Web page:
Hostility is Commonplace

Look at our political process. Much of our television broadcasting is filled with negative, angry, name-calling political ads that seek an attack platform instead of common ground. In many local and regional races, where there’s less oversight, these candidates don’t just want to win an election. They want to destroy their opponent.

Our kids digest this behavior as part of a steady diet.

Incredibly, the news media gave a little ho-hum back page coverage to the October 2011 revelation by the FBI that membership in gangs has increased 40% in just two years as the national economic picture declined and more young people gave up on the idea of being a contributing member of a society that leaves them out.

Ho hum.

But let some of those expanding numbers of gang members take each other out, and even more newsworthy, do some collateral damage in a drug related shootout, and it’s a different story. One that actually gets some coverage.

Our news media now puts its 24/7 offerings together on the news placement priority of “if it bleeds it leads”, an approach deemed more likely to attract the less than attentive eyes of most viewers. Or worse, even the media gets jaded with so much violence and manages to transform some celebrity divorce or the latest update from the people in a reality TV show into a major story despite the domestic war zone going on all over America.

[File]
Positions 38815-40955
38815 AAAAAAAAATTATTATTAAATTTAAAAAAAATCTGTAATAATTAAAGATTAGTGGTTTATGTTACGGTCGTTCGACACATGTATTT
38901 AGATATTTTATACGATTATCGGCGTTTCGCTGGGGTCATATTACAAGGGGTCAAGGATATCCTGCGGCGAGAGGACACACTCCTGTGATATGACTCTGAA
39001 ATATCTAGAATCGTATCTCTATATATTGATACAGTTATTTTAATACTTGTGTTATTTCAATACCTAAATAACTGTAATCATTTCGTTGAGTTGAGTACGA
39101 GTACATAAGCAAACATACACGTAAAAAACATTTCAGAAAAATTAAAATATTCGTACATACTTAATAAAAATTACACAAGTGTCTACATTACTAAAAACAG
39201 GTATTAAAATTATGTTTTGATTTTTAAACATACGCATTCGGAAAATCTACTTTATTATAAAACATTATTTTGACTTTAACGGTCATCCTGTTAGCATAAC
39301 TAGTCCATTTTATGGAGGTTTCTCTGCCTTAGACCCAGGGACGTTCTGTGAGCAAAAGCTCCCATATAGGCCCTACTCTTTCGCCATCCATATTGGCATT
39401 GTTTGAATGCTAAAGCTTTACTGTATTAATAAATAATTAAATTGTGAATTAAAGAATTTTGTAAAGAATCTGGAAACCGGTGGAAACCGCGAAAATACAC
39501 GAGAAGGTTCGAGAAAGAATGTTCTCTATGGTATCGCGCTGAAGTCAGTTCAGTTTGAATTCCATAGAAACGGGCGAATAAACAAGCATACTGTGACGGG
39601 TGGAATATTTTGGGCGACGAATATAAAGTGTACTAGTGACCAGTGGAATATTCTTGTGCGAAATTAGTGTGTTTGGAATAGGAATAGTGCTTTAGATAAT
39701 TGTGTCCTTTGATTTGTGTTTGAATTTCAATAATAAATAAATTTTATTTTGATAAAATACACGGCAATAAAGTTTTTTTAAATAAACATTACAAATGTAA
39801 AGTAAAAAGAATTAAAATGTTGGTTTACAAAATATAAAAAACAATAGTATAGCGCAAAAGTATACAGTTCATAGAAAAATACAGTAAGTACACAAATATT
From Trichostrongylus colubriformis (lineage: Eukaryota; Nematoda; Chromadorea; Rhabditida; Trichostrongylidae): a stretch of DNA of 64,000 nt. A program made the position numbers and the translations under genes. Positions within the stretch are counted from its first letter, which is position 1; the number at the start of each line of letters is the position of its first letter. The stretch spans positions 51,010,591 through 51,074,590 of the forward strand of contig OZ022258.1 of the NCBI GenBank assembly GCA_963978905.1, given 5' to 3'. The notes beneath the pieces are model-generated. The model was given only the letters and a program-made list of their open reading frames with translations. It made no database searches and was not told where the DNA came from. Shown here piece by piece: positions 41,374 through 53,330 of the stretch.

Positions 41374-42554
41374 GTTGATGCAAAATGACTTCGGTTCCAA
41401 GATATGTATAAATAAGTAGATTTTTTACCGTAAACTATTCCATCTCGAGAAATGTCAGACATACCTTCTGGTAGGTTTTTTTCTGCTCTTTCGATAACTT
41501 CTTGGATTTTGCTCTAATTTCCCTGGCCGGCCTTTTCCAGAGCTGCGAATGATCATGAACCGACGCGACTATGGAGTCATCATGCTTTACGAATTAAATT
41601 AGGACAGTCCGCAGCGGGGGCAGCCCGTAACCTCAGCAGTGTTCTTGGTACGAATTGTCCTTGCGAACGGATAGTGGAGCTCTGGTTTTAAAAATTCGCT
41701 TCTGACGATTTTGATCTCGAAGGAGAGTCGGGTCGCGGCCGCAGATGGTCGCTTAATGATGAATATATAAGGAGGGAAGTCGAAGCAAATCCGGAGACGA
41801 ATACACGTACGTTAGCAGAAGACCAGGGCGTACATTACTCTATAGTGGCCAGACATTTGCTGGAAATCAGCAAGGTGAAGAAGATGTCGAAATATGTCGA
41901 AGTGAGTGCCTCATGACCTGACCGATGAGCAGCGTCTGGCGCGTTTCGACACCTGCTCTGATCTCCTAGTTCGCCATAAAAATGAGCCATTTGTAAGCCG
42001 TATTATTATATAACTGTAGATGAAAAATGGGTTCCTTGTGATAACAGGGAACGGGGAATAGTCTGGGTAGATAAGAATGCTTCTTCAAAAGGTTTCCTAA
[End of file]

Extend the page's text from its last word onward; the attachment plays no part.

Bobby Kipper and Bud Ramey have co-authored two books and numerous articles on the crisis in youth violence plaguing our culture, addressing “best practices” for making a difference in the gang crisis and bullying epidemic that is impacting an entire generation. Over 4,400 young people committed suicide last year, largely due to the bullying epidemic. Their books, No BULLIES : Solutions for Saving Our Children from Today’s Bully and No COLORS : 100 Ways to Stop Gangs from Taking Away Our Communities, offer advocacy for at-risk youth.

Bobby Kipper, Director and Founder of the National Center for the Prevention of Community Violence, is a career law enforcement officer with extensive experience in the area of preventing youth and community violence nationwide. His background includes working on a number of key national initiatives with the White House, Congress, and the Department of Justice.

Bud Ramey is the 2010 Public Affairs Silver Anvil Award winner of the Public Relations Society of America—the highest public affairs recognition in the world. His grassroots public affairs and humanitarian successes and advocacy for at-risk youth stretch across three decades. 

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